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Sandbags dispersed after flooding emergency declared
Seven locations throughout the county have stacks of sandbags ready to be picked up by those citizens fighting the rising waters.
After a rain-drenched January brought mudslides and flooding across the county, the Kitsap County Commissioners declared an emergency on Monday at the request of Phyllis Mann, director of the Kitsap County Department of Emergency Management (DEM).
Mudslides have caused about $1.5 million in public damages throughout the county. The emergency declaration signed by commissioners allows Kitsap County government to assist citizens in mitigating any flood damage, according to DEM officials.
South Kitsap has been hit the hardest, said Elizabeth Ratliff, spokeswoman for DEM. There has been some flooding (in Central Kitsap), but doesnt seem to have been as much.
Those areas in Central Kitsap that saw the worst of the flooding due to recent heavy rains include Anderson Hill Road/Anderson Hill Park, Island Lake, and Silverdale Way, between Myhre Road and Randall Way. Flooding in the Bremerton area hit Rocky Point Road, Lake View Avenue and the 900 block of Washington Street. Mudslides also were reported in the Seabeck, Illahee and Brownsville areas last week. Although there have been recent breaks in the weather, more rain is expected today, followed by mostly cloudy skies tomorrow, according to The Weather Channels Web site www.weather.com.
Were happy for these breaks, the water is able to recede, Ratliff said. But it depends how the weather holds out.
Each distribution point has been provided with about 400-500 sandbags, according to Ratliff. The most, however, have been distributed in the South Kitsap area.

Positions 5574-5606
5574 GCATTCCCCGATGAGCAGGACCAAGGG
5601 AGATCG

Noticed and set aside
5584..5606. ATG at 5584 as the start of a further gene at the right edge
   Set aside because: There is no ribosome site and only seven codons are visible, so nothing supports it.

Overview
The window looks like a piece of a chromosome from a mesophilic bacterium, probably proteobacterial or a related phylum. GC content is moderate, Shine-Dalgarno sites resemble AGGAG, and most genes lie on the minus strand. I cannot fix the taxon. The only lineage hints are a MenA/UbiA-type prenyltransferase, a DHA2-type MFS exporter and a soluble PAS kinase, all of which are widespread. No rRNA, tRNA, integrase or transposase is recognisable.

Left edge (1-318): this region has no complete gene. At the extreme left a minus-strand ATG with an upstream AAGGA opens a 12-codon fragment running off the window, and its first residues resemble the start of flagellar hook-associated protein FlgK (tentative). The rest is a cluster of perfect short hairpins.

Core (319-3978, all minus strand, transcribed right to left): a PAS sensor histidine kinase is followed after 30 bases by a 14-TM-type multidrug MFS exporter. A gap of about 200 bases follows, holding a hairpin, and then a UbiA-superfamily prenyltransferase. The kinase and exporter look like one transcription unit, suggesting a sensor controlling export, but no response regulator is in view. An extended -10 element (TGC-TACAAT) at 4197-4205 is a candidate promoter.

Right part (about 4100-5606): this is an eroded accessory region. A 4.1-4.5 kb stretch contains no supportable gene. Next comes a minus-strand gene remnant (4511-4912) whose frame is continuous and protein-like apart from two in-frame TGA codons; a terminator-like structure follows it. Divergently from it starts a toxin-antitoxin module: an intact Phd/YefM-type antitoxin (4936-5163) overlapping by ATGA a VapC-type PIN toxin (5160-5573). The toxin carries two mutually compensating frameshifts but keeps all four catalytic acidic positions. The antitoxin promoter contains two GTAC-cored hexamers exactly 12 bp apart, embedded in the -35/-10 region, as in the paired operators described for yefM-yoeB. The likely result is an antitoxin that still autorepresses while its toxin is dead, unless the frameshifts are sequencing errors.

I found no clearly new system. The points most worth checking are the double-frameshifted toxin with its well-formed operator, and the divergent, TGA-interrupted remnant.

Because DEM is always prepared for flooding emergencies, 5,000 sandbags were already filled and ready to go when the emergency declaration was made on Monday.
We had them already to go at our road sheds, Ratliff said. Now were backfilling to have them on-hand as we use up the supply.
The county is urging citizens who have or are experiencing flooding to contact DEM to let staff know of any damages.
We are interested in knowing where the worst areas are, Ratliff said.
Citizens can contact the department at (360) 307-5870 or via e-mail at firstname.lastname@example.org.
There have been a few calls recieved, mainly flooding in basements and outside structures, according to Ratliff.
DEM offers these tips when placing sandbags:
Construct the sandbag dike on high ground, close to your home or building.
Dig a trench one bag in depth and two bags wide as a foundation for the dike structure.
To be effective, a dike must be three times as wide at its base as it is high.
The open ends of sandbags should be facing upstream and/or uphill so that the moving water will not remove the sand from the bags as readily.
Alternate direction of sandbags with bottom layer i.e. bottom layer lengthwise with dike, next layer crosswise.
Carefully walk on bags to stamp them into place.
Each layer should be set back one-half sandbag width on both sides in each additional layer so a completed dike has a triangular cross-section.
Place sandbags outside of doors where water might enter your home.